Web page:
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The Florida Department of Health works to protect, promote & improve the health of all people in Florida through integrated state, county & community efforts.

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Care Network of the Treasure Coast

FL Dept. of Health in St. Lucie County

The United States Government enacted the Ryan White Comprehensive AIDS Resource Emergency (CARE) Act on August 18, 1990. The CARE ACT is intended to help communities and individual States increase the availability of primary health care and support services, in order to increase access to care for underserved populations and improve the quality of life of those affected by the HIV/AIDS epidemic. Increasing access to outpatient primary care medical services for individuals and families affected by HIV/AIDS will ultimately reduce utilization of more costly emergency and inpatient medical services.

The CARE ACT legislation specified the establishment of an HIV CARE Consortia to act in an advisory capacity to the individual States and Territories receiving Ryan White Part B funds. The role of the Ryan White Part B Consortia is to engage in medical care planning and establish a primary medical care service delivery system in an effort to improve the quality, availability, and organization of medical care and support services to individuals infected with HIV and their families. The consortia is an association of public and nonprofit health care and support service providers as well as concerned community members that develops and delivers services for Persons Living with HIV in areas receiving Ryan White Part B funding.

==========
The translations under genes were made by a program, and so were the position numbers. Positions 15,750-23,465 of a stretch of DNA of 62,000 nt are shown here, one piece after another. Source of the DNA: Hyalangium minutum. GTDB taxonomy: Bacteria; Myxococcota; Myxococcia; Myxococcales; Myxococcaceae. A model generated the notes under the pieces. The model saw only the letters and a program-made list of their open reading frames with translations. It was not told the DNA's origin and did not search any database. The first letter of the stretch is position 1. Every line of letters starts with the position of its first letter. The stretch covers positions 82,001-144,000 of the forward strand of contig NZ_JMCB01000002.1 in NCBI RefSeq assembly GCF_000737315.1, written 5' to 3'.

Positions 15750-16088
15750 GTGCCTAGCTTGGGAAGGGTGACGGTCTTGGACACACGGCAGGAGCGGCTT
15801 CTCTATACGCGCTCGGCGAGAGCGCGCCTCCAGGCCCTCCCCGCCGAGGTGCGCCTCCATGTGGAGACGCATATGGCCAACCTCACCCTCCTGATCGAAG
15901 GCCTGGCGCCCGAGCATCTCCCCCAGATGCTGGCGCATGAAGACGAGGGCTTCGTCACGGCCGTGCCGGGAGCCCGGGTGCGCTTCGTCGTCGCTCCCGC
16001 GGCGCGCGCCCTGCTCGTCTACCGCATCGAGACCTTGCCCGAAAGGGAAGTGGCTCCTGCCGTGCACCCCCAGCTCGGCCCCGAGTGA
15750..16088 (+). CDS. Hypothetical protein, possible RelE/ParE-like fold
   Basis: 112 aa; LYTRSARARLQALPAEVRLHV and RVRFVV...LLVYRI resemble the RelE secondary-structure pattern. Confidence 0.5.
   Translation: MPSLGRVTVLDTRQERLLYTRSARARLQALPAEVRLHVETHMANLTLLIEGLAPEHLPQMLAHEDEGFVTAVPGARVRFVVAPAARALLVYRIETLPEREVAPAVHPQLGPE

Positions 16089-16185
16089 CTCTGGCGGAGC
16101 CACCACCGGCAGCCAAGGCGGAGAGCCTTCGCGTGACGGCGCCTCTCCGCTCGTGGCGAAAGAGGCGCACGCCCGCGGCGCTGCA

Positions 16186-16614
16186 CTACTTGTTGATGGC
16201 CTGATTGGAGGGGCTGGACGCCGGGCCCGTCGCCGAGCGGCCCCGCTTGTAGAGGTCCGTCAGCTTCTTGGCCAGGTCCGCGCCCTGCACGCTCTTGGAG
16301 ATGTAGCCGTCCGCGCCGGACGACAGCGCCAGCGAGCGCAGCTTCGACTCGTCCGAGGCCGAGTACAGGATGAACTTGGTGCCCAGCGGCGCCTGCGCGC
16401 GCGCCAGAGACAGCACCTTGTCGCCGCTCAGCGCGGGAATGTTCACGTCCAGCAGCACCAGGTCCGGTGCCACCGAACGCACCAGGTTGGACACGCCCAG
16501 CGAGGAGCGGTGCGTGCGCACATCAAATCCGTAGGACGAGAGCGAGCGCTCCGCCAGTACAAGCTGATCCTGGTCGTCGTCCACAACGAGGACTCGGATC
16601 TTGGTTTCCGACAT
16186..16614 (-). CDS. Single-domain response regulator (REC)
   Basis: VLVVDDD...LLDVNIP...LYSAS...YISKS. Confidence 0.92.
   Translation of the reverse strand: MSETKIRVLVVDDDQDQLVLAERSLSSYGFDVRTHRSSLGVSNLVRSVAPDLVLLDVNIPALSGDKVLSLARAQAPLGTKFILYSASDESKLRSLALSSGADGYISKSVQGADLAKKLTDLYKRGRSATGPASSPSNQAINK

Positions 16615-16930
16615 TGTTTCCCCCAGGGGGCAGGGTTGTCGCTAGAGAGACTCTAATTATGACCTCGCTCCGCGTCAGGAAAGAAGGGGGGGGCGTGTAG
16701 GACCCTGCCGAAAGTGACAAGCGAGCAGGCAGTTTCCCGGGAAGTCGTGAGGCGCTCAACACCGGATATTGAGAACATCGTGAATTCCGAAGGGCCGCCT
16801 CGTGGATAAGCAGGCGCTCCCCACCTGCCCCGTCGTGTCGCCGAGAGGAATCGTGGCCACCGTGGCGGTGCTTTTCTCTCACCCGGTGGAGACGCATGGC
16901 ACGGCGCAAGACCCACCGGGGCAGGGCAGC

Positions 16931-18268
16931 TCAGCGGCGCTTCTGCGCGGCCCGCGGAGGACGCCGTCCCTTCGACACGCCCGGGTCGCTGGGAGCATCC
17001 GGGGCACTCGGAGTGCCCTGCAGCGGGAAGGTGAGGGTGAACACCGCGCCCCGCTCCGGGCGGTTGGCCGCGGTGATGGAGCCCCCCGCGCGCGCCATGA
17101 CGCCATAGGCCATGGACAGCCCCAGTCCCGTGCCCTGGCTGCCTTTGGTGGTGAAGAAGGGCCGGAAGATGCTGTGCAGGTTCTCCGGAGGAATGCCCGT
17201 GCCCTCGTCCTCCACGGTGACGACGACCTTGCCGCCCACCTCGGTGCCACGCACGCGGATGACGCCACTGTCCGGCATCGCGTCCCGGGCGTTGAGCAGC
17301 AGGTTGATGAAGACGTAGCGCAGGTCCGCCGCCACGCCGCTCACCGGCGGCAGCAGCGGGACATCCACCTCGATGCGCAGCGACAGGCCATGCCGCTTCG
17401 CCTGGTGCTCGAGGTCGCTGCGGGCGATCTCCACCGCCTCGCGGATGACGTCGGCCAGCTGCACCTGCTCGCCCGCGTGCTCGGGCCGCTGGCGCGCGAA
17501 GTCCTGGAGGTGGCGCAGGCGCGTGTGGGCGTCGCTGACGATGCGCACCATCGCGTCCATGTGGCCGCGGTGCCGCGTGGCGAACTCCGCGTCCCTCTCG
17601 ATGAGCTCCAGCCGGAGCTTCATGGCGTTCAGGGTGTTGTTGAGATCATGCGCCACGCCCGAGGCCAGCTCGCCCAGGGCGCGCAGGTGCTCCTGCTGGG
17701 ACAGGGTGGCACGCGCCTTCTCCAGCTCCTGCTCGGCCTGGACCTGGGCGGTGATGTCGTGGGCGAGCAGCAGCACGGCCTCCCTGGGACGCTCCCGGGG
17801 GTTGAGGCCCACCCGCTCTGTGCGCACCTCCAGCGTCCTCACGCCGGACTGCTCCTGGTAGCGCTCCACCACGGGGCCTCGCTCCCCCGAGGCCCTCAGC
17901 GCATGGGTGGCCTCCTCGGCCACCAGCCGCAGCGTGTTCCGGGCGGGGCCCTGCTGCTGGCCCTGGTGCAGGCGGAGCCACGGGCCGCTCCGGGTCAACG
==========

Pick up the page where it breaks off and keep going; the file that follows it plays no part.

The Care Network of the Treasure Coast (CNTC) is the Ryan White Part B local Consortia for the four counties of Indian River, St. Lucie, Martin and Okeechobee counties. Established in 1991, CNTC provides a forum for the infected and affected community and providers. CNTC plans and prioritizes services and service guidelines funded by Ryan White Part B legislation. Planning and prioritization of these critical medical and other support services is accomplished through conducting community-wide Needs Assessments, which helps identify gaps in the current service delivery system, prioritizes essential medical and other health care services, and promotes coordination and integration of available community resources to ensure a continuum of care for individuals affected by the HIV/AIDS epidemic.

The Care Network of the Treasure Coast is always recruiting concerned community members to act in an advisory capacity to the Florida Department of Health in the planning, design and implementation of quality HIV/AIDS medical care and other important social services for the four county area.